Two large studies found that low dietary magnesium intake may be associated with risk of developing asthma in both children and adults. A lack of magnesium and vitamin B6 in your body may also be associated with your anxiety. Vitamin B6 is also needed if you are taking theophylline for asthma because this medication can lower blood levels of this nutrient. Other than dietary magnesium, some doctors also recommend soaking in a hot tub containing 1–2 cups of magnesium sulfate crystals (Epsom salts) for 15 to 20 minutes. Vitamin B6 is also believed to work in the brain similar to valium-like drugs, hence their importance in your diet or as supplements.

Good dietary sources of vitamin B6 and magnesium are

    B6 vitamin – B6 vitamin is easily found in chicken, turkey, tuna, salmon, shrimp, beef liver, lentils, soybeans, nuts, avocados, bananas, carrots, brown rice, bran, pulses, sunflower seeds, wheat germ, and whole-grain flour.
    Magnesium – shellfish, fish, whole grains, leafy greens, soya beans, bananas, beans, apricots

Omega-3 Fatty Acids

Omega-3 fatty acids are thought to have an anti-inflammatory effect on your lungs. These acids work much like a class of asthma drugs called leukotriene inhibitors. One thing that can be said about omega-3 fatty acids is that if you enrich your diet with this type of essential fatty acid {from foods such as cold-water fish (like salmon, tuna, sardine and mackerel), flaxseeds, pumpkin seeds, and walnuts} and reduce your intake of omega-6 fatty acids (from foods like meat, egg yolks, and certain cooking oils), it helps improve your symptoms.


Quercetin, which is a member of a group of antioxidants called flavonoids, inhibits the production and release of histamine and other allergic/inflammatory substances. Histamine is a substance that contributes to allergy symptoms such as a runny nose, watery eyes, and hives. Like other flavonoids, quercetin is a plant pigment responsible for colors seen in fruits and vegetables. Quercetin supplements often include bromelain (an enzyme found in pineapple), which is also an anti-inflammatory and anti-allergy agent. Bromelain increases the absorption of quercetin. Red wine and dark berries such as blue berries, dark cherries and blackberries are rich sources of this flavonoid.


Studies suggest that people with asthma tend to have low blood levels of selenium. Foods rich in selenium are wholegrain cereals, fish, liver, shellfish, red meat, chicken, garlic

Lactobacillus acidophilus – there is some evidence that this "good" organism (called a probiotic), which is found naturally in the gut, may reduce the risk of developing an allergic reaction, including asthma. In fact, some early evidence suggests that if mothers who have at least one relative with asthma, or some other allergy-related illness, take this probiotic while pregnant and breastfeeding, their babies may be less likely to develop asthma.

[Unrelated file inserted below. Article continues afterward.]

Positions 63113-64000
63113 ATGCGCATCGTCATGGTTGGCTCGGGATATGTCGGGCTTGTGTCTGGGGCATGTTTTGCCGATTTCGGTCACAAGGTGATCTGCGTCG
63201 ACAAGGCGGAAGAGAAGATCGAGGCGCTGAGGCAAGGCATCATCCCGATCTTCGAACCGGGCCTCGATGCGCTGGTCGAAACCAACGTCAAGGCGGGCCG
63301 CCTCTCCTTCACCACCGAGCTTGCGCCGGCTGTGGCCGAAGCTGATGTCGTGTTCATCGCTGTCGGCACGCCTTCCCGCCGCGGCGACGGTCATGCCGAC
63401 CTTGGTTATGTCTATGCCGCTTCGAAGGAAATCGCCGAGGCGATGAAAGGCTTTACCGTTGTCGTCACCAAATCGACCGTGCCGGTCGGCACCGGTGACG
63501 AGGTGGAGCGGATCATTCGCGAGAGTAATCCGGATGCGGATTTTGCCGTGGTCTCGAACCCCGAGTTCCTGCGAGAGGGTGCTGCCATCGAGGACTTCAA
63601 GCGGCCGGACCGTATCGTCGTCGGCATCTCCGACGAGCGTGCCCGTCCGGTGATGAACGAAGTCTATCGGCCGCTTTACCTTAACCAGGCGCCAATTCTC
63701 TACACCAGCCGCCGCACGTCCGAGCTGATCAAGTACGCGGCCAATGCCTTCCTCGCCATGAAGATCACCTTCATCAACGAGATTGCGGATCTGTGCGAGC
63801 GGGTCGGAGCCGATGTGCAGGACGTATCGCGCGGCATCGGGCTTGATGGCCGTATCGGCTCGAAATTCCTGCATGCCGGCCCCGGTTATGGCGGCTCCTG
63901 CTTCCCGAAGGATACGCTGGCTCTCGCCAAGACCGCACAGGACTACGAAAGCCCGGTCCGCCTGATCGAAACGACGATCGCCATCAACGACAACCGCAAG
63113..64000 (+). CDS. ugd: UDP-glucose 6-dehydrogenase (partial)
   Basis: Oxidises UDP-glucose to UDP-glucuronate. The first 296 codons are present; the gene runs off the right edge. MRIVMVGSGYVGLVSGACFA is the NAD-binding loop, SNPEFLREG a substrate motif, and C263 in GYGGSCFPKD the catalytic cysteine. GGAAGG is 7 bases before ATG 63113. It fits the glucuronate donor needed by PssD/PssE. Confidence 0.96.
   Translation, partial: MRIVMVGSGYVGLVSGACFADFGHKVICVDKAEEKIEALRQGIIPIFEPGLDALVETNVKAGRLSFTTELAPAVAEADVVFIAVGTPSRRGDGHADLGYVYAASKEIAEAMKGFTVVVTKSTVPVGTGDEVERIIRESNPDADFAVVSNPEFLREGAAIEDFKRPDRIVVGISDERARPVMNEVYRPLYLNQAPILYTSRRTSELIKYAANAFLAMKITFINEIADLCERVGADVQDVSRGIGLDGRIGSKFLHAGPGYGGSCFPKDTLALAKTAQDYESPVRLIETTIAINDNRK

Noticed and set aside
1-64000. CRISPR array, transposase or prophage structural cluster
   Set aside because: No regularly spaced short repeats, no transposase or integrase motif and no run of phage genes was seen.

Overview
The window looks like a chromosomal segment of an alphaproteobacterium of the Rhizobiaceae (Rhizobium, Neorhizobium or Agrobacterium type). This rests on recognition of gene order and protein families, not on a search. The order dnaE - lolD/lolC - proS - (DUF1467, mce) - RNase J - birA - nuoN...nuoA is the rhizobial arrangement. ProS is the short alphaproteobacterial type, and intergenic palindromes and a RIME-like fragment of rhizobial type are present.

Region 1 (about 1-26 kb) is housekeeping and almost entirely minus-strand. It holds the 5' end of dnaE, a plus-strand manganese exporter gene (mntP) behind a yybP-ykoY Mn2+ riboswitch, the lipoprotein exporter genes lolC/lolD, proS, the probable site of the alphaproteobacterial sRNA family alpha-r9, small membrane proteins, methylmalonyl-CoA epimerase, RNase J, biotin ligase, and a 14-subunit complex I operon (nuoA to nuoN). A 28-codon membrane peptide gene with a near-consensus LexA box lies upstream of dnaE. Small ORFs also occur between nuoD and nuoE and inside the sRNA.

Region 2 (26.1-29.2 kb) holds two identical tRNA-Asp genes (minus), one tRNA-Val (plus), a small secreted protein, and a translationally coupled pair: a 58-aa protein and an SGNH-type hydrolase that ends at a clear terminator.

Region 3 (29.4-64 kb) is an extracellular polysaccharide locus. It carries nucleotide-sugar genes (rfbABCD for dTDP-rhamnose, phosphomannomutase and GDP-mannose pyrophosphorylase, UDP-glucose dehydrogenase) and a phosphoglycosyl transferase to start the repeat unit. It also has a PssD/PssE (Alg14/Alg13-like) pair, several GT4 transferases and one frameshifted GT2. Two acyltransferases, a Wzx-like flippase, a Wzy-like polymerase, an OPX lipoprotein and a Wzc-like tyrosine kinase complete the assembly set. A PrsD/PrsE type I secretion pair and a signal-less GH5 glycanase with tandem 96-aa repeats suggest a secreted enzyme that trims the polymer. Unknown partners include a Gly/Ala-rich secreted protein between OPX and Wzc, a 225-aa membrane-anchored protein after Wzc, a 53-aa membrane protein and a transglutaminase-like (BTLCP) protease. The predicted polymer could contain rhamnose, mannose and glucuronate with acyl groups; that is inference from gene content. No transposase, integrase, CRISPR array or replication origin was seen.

Vitamin C, an antioxidant present in fruits and vegetables, is a powerful antioxidant and anti-inflammatory. This anti-inflammatory activity may influence the development of asthma symptoms. A large preliminary study has shown that young children with asthma experience significantly less wheezing if they eat a diet high in fruits rich in vitamin C.

Caffeine – If you are out in the wilderness and suddenly realize that you have nothing left on you take care of your impending asthma attack, head for the coffee pot. Conventional pills given for asthma contain the same amount of caffeine as 2 cups of coffee. Caffeine and the popular asthma drug Theophylline are almost identical – your body does not know the difference. Two 375ml cans of cola or a Red Bull or 2 strong cups of hot cocoa can also be used as substitutes.

Helpful dietary habits in asthma

Some most effective home made remedies

  • An expectorant, and a very effective remedy for asthma, is prepared by boiling 6 cloves in 3 tablespoons of water. Take a spoon of this decoction with a little honey, thrice daily.
  • Mix equal amounts of fresh ginger juice, honey and pomegranate juice. Take 1 tablespoon, 1-2 times a day.
  • Figs are known to give relief by draining the phlegm. Take 3-4 dry figs; wash them well with warm water. Soak overnight in a cup of water. Eat them first thing in the morning and also drink the water. Do this for at least 2 months.
  • Mix ¼ teaspoon asafetida, 2 teaspoons honey, ½ teaspoon white onion juice and ½ teaspoon juice from betel leaf. Have it 2-3 times a day. To take out juice from betel leaf, crush to a paste and squeeze through a clean muslin cloth. For onion juice, grate the onion and squeeze through a clean muslin cloth.
  • Add a handful of drumstick leaves to a cup of water. Boil and then simmer at a low flame for 3-4 minutes. Call and strain. Add salt (you may exclude it also), pepper and lemon juice to taste. Have every day, once or twice a day.
Reduce intake of salt in asthma - High salt intake has an adverse effect on asthma, particularly in men. Studies have suggested a strong correlation between table salt consumption and asthma mortality in both men and children.

Dos and don'ts and precautions to be taken in asthma

To prevent asthma symptoms:

  • Learn about your asthma and ways to control it.

  • Avoid things that make your asthma worse as much as possible.

  • Keep a diary of respiratory complaints – this may help determine triggers